Man charged with hacking photos from teens' Snapchat accounts

Michael Sarnie, 21, is accused of swiping photos from the Snapchat accounts of teenage girls in Windham, New Hampshire, and reposting them himself on the Internet.
2:48 | 02/07/18

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Transcript for Man charged with hacking photos from teens' Snapchat accounts
We are back with new concerns about privacy and Snapchat after a New Hampshire man was arrested for hacking into the accounts of teenage girls posting their pictures online. ABC's Eva pilgrim is here and this is not an isolated case in no, pretty much every social media outlet has been hit. Hackers should make you think twice about what you and your kids have on social media. Even things you mark as private aren't so private when a hacker finds his way into your account. This morning, a man behind bars charged with hacking photos from teenage girls' Snapchat accounts and reposting them on the internet himself. Police say 21-year-old Michael tsarni swiped them from several teen girls in Wyndham, new Hampshire. When the photos they thought would disappear from the app reappeared online, one of the victims went to police. She recognized that the account had been logged into somewhere that she was not. Reporter: Snapchat allows users to share photos and videotapes that are supposed to disappear in less than ten seconds or you can post content that is automatically deleted after 24 hours. Snapchat is a very secure social media site and it takes somebody really knowing what they're doing to actually be able to hack into another person's account and take pictures. Reporter: This the latest case where a hacker reposted stolen pictures. In September, a 17-year-old Washington high school student was arrested after a classmate reported her social media accounts were hacked. The hacker allegedly found nude photos she kept in a private section and shared them with other students. We definitely want to make sure that people like that that are preying on other people via digital means or the internet are arrested. Reporter: Experts warn think before you post. And make sure your accounts are secure. Make sure your privacy settings are locked down and of course the password, it is a small thing but it can make a big difference between whether or not someone has access to your account or not. Reporter: And police are not saying how he allegedly got into the Snapchat accounts or what type of photos were stolen and while he is facing charges that cannot undo the pictures that have been seen on the internet. We have reached out to Snapchat. They would not comment on the case. When you look at this we have seen so many cases like this. You have to assume if you post a picture on the internet it can get out. We tell kids that. We tell each other that as adults and you still see grown-ups and kids taking pictures on their phones and posting them even privately. Anything that is on your phone, anything on social media did at risk. Just don't do it. Real secure passwords can help a bit. He can help a little bit but you have to remember anything you send to somebody you risk them taking a picture with another phone or snapping a picture on that phone there so it's all a risk any time you send a picture like that. I'm a believer, once it's out there, it never goes anywhere. Thank you.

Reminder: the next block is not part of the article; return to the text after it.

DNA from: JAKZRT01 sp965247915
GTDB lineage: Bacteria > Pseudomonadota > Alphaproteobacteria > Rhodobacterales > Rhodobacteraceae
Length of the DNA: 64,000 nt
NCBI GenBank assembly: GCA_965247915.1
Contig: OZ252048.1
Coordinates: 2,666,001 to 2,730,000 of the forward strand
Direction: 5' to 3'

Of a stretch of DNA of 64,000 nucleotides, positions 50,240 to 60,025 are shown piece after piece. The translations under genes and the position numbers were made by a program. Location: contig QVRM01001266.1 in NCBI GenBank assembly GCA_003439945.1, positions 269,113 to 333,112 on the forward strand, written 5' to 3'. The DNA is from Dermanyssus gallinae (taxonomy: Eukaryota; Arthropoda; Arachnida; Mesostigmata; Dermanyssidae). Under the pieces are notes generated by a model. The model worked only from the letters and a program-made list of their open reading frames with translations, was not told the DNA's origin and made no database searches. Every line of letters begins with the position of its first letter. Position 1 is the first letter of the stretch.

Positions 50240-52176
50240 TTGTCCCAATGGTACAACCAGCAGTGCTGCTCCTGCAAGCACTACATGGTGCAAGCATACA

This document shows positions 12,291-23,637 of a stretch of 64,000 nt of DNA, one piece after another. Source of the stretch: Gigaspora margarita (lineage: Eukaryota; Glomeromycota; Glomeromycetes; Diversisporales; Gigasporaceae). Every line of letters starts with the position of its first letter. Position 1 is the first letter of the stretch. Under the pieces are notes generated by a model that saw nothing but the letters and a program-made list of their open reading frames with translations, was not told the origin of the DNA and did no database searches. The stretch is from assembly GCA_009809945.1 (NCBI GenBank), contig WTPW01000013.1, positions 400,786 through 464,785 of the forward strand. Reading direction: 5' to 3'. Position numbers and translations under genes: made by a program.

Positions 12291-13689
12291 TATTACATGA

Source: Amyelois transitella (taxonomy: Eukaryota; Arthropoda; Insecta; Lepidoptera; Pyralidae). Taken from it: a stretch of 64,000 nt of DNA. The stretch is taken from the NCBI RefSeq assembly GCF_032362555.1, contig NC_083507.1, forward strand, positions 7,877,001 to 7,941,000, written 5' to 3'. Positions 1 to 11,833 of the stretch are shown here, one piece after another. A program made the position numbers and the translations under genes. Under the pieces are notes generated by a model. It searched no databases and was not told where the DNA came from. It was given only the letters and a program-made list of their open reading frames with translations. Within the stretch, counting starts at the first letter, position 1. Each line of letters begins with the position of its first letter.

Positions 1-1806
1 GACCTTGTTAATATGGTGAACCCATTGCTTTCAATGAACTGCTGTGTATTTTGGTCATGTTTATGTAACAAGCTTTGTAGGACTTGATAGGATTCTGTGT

This transcript has been automatically generated and may not be 100% accurate.

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